Stop killing the most entertaining parts of the product.
While we’re at it, for the love of god, please get rid of these take fouls that halt fast breaks. Let’s poll NBA fans and see what they would rather spend their hard-earned money watching: transition alley-oops and dunks from some of the greatest athletes in the world, or reach-out-and-grab-someone fouls that lead to the always exciting sideline-out-of-bounds pass to restart the possession.
Also, since we’re going down this path, how about we stop rewarding teams for losing. The NFL just suspended Calvin Ridley for the entire 2022 season because he gambled on games, thereby tainting the integrity of the competition, yet this time of year, all over the NBA, and just about every sport, you can find teams losing on purpose. They are flat out manipulating the results of these games for their benefit. What’s the difference?
The NBA has tried to discourage tanking by changing the lottery odds structure, but it’s a Band-aid over a gaping wound. Teams still have plenty of incentive to lose. The Portland Trail Blazers were inside the play-in line fairly recently and are still just two games back of a postseason spot, and they have absolutely no interest in winning. Their best players are strategically not playing. They’d lost 10 of their last 12 games. Seven of those 10 losses came by more than 30 points.
There’s no perfect answer for any of this, but the questions we need to be asking are becoming more and more glaring. How long can the NBA reward things that are supposed to be punished? Losing. Fouling. It all falls into the same upside-down box. Everyone is yelling about these “take” fouls, and my guess is the league will address it this offseason in some capacity. The same needs to be done for these intentional fouls at the end of games, and that includes when the losing team tries to erase 47 minutes of defeat by turning the game into a carnival free-throw contest.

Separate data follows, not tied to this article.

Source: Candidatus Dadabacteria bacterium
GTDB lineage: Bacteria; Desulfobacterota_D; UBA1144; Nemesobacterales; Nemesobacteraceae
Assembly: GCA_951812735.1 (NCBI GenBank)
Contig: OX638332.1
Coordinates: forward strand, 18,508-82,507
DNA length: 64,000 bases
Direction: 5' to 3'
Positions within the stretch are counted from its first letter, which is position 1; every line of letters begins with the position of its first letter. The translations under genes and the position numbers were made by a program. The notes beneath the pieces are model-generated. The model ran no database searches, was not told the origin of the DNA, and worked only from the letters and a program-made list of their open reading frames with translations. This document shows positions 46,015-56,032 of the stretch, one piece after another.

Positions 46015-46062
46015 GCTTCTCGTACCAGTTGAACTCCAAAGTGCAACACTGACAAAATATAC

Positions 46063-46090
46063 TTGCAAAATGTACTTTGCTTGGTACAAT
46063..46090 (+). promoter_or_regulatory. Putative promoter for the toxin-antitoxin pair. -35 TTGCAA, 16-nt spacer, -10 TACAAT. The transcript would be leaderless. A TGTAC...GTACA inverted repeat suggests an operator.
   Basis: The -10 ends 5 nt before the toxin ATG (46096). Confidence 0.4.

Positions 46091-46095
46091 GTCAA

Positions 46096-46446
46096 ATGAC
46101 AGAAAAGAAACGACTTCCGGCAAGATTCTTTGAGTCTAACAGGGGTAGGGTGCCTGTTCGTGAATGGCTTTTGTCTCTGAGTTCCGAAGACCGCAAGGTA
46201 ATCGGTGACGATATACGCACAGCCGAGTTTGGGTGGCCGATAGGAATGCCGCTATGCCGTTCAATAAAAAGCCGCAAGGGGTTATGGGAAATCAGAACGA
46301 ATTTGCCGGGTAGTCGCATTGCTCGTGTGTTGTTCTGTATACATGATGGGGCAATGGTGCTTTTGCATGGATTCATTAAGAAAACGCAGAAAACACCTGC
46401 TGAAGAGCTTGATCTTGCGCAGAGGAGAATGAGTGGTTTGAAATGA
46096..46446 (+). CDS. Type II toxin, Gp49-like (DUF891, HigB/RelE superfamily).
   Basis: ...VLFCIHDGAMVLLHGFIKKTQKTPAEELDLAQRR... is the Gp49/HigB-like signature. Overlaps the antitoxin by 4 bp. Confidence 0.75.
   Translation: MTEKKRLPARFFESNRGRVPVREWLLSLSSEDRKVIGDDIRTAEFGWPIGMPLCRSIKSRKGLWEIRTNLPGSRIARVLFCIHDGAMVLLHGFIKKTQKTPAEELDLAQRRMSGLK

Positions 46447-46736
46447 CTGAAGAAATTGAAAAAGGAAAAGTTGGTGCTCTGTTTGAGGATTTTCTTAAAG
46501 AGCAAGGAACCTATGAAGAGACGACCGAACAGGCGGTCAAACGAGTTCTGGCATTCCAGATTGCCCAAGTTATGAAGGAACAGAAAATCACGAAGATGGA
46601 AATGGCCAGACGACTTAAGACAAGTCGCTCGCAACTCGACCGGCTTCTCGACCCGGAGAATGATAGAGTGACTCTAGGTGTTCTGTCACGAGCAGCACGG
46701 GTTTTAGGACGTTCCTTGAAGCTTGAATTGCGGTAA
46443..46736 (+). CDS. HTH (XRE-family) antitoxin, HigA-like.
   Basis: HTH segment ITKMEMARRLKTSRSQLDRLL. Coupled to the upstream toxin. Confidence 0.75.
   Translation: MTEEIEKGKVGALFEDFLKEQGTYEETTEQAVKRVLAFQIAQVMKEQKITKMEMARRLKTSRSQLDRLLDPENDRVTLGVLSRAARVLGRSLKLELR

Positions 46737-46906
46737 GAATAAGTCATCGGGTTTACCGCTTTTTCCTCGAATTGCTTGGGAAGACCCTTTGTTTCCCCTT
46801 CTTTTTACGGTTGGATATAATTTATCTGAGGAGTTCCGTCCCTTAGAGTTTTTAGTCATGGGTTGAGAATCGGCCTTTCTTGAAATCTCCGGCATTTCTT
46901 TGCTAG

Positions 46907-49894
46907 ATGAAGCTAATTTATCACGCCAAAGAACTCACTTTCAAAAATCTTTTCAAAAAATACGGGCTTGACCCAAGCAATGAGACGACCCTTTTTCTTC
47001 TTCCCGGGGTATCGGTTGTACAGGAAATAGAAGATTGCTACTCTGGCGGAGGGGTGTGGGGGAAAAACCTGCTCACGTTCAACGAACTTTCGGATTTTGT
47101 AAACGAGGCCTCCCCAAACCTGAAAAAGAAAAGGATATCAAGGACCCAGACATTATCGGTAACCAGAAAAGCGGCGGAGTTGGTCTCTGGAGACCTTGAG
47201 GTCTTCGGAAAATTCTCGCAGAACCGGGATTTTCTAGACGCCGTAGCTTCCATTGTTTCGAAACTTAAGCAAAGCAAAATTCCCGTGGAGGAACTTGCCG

But for now we’re just dealing with the utterly absurd scenario that calls for teams that are winning games to foul. Imagine a football team being up by six in the closing seconds of a game, and rather than allowing the opposing offense one final shot at a game-tying touchdown, they could just jump offsides, get whistled for a penalty, and somehow that forced the offense to kick a field goal, eliminating their opportunity to score the necessary amount of points to tie the game.
It’s ridiculous in any other context than a basketball game, where we’ve just become accustomed to intentional fouls, either by the team winning or the team losing, defining the ends of games. As I said, there are ways to combat this. Foul outside the 3-point arc inside the final 24 seconds, it’s three free throws. Foul in an obviously intentional manner, it’s three free throws whether it’s on the shot or not.
Or, why not give teams the opportunity to decline fouls the way a football penalty can be declined? In this case, the Mavericks would have fouled Beverley, and the Timberwolves would’ve rejected it. Add some time back on the clock and start the possession over. If you foul three straight times on a single possession, it’s three free throws. One way or another, the offensive team is going to get its shot to tie the game, and the fans are going to get what they paid for, which, with the astronomical prices they’re paying these days to watch games in which the best players regularly sit out anyway, should be the priority whenever possible.